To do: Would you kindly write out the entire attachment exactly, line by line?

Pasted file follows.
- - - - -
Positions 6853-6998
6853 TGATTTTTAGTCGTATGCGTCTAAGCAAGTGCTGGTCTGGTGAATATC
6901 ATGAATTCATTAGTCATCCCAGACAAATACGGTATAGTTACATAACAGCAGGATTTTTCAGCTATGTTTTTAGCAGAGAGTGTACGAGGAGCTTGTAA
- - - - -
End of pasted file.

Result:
Positions 6853-6998
6853 TGATTTTTAGTCGTATGCGTCTAAGCAAGTGCTGGTCTGGTGAATATC
6901 ATGAATTCATTAGTCATCCCAGACAAATACGGTATAGTTACATAACAGCAGGATTTTTCAGCTATGTTTTTAGCAGAGAGTGTACGAGGAGCTTGTAA